Radiation Rocks

Uranium and The Navajo Nation

The Student: Kylar Foley ’24, Summer Training in the Arts and Sciences Award recipient

The Advisor: Robert Krueger, Department Head and Professor of Social Science & Policy Studies

The Background: During and after World War II and the Cold War, the United States had an ever-growing demand for uranium. Navajo Nation, the land of the Navajo people in Arizona and New Mexico, was able to meet a great deal of this demand. Nearly 30 million tons of uranium ore was extracted from 500 mines leased from Navajo Nation, with many Navajo people either working the mines or raising families near them. But because of uranium contamination, this agreement has left a harmful legacy, with the 500 leftover uncleaned uranium mines leaving above-background uranium and radiation levels.

Kylar Fowler

Kylar Foley

The Problem: Mining destroys the environment and makes uranium more free flowing. When uranium is underground, it’s not bioavailable; natural background levels are safe. But when mining introduces uranium into the air or water, it becomes dangerous. The research highlights the dangers of uranium mines, emphasizing both the chemical and radiological effects.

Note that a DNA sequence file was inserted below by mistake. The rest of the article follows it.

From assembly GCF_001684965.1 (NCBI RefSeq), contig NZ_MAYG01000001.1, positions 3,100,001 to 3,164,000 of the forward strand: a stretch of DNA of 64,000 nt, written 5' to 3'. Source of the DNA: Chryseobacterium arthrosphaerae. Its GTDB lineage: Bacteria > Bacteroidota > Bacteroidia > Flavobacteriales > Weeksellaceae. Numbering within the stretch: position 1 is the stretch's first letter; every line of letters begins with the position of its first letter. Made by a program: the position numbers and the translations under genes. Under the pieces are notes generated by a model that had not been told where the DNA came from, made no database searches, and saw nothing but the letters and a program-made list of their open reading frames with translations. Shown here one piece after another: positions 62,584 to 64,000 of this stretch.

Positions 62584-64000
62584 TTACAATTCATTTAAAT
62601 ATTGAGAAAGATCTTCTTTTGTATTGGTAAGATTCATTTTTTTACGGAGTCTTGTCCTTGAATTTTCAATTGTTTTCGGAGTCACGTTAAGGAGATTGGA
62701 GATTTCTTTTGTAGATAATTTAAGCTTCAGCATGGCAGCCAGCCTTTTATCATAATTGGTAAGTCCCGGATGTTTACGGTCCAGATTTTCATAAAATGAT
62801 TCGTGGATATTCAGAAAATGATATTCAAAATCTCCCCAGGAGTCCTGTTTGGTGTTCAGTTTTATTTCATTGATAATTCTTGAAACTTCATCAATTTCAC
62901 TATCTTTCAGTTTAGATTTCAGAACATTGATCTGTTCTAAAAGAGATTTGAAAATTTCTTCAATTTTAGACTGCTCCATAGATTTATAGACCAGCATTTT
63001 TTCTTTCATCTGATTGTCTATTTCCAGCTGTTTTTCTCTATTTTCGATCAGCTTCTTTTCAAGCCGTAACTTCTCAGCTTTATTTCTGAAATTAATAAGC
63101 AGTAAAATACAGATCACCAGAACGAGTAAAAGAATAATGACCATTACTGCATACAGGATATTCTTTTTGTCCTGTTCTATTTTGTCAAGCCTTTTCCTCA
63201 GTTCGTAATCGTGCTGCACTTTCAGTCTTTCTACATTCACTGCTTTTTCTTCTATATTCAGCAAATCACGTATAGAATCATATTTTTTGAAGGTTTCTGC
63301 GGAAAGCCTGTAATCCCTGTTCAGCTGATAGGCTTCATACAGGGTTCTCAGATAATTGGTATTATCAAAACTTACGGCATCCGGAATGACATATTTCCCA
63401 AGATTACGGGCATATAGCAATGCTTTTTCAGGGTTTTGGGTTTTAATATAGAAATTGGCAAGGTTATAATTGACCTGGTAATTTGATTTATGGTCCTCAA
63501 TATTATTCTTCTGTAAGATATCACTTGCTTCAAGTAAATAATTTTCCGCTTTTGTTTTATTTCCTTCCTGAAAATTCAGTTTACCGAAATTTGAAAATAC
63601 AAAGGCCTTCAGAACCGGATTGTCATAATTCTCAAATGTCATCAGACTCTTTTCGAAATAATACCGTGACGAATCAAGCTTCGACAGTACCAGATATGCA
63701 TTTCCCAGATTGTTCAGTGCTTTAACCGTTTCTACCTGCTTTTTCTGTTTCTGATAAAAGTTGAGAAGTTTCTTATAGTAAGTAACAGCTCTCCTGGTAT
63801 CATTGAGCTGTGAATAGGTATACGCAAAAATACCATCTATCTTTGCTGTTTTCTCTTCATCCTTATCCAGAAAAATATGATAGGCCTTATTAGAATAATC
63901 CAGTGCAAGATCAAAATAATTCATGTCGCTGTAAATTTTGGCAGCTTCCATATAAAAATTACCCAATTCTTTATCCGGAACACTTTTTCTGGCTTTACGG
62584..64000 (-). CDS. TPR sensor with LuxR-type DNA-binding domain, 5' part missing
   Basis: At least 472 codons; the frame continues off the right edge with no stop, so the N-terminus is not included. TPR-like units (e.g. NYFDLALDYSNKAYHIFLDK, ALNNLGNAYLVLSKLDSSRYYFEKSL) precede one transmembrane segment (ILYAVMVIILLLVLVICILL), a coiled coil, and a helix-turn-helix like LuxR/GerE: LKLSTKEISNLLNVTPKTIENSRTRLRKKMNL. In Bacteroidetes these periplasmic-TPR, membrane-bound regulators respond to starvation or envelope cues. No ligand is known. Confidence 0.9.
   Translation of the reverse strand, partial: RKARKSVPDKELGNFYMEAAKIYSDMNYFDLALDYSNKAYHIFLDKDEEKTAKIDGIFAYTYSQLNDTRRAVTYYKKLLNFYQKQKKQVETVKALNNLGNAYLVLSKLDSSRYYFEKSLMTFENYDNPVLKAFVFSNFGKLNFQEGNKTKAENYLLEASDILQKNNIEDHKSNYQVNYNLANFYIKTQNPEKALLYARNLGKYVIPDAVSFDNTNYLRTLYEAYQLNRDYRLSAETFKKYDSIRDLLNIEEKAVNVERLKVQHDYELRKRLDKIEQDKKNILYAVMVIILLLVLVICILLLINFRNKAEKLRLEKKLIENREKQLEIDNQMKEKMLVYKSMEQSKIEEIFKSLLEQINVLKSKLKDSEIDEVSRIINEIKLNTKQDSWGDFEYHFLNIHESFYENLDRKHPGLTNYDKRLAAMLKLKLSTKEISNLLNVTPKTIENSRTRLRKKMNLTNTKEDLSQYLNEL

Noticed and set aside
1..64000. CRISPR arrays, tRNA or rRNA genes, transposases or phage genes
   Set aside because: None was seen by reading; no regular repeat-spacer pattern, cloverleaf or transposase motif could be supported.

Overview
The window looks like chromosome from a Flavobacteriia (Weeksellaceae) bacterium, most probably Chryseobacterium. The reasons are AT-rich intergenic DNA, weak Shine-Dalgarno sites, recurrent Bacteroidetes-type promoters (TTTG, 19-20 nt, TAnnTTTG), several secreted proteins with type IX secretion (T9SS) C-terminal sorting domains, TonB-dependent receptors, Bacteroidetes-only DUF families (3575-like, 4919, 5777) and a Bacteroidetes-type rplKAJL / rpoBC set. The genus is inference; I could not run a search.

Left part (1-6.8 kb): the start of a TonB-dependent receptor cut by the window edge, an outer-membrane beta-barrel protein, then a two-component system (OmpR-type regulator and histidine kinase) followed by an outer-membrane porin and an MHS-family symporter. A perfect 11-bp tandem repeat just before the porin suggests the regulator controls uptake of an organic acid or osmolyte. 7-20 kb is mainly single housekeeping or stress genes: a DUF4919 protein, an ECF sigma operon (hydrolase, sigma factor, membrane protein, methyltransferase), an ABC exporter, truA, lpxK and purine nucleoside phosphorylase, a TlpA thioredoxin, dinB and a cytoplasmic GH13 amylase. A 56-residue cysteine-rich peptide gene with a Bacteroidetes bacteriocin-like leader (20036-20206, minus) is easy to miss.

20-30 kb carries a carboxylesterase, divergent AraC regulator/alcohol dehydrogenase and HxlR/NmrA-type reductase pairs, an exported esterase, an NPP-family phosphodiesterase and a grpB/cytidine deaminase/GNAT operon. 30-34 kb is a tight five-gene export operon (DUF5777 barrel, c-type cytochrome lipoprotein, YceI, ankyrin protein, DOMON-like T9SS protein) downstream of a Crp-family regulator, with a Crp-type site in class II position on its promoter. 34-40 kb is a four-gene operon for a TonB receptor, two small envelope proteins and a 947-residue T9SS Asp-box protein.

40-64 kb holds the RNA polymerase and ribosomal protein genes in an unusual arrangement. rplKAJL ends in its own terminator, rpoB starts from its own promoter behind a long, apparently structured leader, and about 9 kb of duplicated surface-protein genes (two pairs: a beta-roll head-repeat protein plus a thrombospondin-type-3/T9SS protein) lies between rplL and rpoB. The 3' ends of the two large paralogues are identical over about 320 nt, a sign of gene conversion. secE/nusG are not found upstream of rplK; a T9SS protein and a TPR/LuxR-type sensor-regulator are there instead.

The Methodology: The paper thoroughly reviewed bioremediation techniques, with a primary focus on phytoremediation and microbial remediation. It looked at different research on plants with high uranium uptake and then compared those to plants that are native to the area. Finally, an analysis was done to determine which plants deserve further research due to their potential for remediation.

The Conclusion: Bioremediation techniques using either heavy root absorbers or heavy aerial tissue absorbers could be promising, but future testing is needed.

The Future: “We are currently trying to obtain soil from the region to move into the more experimental phase of the project,” says Foley. “In WPI’s nuclear lab, we can use gamma spectroscopy to determine concentrations and activities in the soil. Once the chemical makeup is known, we can have a better idea of what phytoremediation or microbial remediation would be most promising.”

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